A Tale of Bibi Zohora

by Turjoy Chowdhury



Picture 1 of 14

Note: This essay contains DISTURBING CONTENT!

Bibi Zohora, 19, was admitted to Dhaka Medical College Hospital with a severely broken neck. Tortured by her in-laws for dowry, she had returned to her parental home in Nolua, Kabirhat, Noakhali and had a failed attempt to commit suicide by hanging herself from a mango tree. Her poor parents had somehow managed to take her to Dhaka Medical College Hospital (DMCH) for her treatment. But what treatment had been awaiting her? Bibi Zohora was now at the ICU of DMCH, lying amidst another 21 critical patients. But there were only three doctors who seemed rather interested in their private talk. Her parents were the only attendants there to look after their gasping daughter though nobody except the medical staff is allowed to enter any intensive care unit. However, the mother at one stage made out that her daughter was no more alive and started wailing. The doctors hurried to Bibi Zohora and pretended to do everything possible- thumping, pumping and what not. Sensing the presence of a camera, one of the doctors gaped at the ECG monitor reading LOSS OF SIGNAL. He posed as if doing a grave job though the ECG monitor was not connected with the patient.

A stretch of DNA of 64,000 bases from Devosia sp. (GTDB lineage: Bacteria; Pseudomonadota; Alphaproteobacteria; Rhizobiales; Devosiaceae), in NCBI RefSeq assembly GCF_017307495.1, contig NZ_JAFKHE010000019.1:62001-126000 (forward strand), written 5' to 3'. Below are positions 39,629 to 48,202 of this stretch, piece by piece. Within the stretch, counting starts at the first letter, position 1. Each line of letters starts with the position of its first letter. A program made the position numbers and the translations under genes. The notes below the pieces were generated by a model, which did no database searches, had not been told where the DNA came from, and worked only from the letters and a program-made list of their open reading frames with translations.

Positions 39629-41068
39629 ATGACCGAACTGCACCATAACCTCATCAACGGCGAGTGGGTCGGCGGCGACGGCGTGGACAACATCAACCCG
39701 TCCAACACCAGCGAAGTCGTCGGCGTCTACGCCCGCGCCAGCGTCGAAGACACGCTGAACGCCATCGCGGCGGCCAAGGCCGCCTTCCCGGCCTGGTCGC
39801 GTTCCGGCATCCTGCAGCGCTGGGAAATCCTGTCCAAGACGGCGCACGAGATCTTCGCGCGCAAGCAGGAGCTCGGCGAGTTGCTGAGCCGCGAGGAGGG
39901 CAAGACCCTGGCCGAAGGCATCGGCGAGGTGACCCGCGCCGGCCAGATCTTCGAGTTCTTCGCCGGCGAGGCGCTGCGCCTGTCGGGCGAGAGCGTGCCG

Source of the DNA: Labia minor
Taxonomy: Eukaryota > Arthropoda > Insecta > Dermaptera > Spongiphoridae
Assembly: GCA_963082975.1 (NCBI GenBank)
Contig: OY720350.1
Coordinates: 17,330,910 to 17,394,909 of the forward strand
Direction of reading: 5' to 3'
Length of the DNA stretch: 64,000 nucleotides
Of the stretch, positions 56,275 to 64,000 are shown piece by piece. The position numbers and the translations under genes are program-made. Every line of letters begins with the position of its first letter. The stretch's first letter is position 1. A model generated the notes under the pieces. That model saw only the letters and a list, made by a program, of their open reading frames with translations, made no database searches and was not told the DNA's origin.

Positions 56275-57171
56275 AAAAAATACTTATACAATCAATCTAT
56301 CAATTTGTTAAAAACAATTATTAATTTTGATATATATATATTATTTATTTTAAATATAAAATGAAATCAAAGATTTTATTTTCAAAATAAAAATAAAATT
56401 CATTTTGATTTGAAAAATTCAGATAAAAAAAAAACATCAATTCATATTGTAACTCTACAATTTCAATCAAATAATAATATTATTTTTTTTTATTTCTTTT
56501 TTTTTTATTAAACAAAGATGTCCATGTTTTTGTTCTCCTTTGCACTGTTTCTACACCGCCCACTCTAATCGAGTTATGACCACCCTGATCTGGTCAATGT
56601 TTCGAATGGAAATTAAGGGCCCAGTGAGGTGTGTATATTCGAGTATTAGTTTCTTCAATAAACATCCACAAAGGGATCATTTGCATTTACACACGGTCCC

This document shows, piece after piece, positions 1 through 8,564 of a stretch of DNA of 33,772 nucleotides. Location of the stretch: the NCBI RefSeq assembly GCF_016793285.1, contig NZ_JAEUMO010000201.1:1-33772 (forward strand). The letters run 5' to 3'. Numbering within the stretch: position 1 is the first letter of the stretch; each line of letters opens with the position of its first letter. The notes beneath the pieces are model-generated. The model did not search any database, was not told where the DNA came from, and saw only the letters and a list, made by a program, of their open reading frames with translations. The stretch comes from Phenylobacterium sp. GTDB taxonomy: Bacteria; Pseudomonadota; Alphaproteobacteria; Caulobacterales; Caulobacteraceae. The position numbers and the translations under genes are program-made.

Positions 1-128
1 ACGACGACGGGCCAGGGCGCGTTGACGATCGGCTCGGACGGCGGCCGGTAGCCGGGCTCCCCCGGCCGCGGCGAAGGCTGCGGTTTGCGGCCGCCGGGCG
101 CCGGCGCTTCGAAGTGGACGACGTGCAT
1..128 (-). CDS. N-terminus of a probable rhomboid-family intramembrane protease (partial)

Bibi Zohora was a victim of dowry death who was driven to suicide by continuous harassment and torture by husband and in-laws in an effort to extort an increased dowry. Dowry death is considered one of the many categories of violence against women in South Asia. Most dowry deaths occur when the young woman, unable to bear the harassment and torture, commits suicide. Most of these suicides are by hanging, poisoning or by fire. Sometimes the woman is killed by setting her on fire; this is known as “bride burning”, and sometimes disguised as suicide or accident.